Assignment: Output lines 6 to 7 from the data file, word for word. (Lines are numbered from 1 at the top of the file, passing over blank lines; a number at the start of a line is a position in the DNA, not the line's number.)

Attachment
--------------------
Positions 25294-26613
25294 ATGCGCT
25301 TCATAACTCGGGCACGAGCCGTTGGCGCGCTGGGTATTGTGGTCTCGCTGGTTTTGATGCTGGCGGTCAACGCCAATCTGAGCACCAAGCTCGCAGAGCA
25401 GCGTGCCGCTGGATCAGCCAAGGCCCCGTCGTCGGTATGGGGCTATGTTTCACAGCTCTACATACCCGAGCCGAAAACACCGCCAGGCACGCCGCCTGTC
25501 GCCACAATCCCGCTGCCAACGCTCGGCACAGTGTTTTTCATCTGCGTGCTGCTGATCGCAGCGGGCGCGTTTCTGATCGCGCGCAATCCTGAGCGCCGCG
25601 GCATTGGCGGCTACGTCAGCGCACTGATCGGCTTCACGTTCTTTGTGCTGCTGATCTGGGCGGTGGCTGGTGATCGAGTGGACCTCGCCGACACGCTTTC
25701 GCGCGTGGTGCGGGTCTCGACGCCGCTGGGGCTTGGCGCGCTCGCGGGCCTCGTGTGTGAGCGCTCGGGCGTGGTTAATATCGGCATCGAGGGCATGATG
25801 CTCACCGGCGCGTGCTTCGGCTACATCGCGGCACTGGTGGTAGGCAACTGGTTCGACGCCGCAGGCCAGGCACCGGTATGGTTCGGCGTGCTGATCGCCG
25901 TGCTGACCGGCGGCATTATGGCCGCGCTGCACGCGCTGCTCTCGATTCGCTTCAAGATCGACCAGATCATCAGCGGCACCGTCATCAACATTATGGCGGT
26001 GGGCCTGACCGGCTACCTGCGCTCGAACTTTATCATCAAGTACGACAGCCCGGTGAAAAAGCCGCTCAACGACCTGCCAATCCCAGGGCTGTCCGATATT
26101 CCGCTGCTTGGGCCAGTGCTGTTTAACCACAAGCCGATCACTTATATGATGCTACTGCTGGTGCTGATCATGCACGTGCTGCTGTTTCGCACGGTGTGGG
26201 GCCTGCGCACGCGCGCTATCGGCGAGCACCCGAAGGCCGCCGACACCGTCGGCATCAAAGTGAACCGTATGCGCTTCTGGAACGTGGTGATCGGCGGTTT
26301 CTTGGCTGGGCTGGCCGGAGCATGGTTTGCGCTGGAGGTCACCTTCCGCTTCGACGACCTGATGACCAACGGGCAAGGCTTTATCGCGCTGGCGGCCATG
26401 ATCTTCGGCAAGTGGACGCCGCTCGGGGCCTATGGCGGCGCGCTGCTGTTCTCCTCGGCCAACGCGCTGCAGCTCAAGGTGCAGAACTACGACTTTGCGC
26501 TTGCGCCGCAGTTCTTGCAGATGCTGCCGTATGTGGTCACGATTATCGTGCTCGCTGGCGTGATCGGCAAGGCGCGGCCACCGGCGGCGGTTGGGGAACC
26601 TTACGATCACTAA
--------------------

25601 GCATTGGCGGCTACGTCAGCGCACTGATCGGCTTCACGTTCTTTGTGCTGCTGATCTGGGCGGTGGCTGGTGATCGAGTGGACCTCGCCGACACGCTTTC
25701 GCGCGTGGTGCGGGTCTCGACGCCGCTGGGGCTTGGCGCGCTCGCGGGCCTCGTGTGTGAGCGCTCGGGCGTGGTTAATATCGGCATCGAGGGCATGATG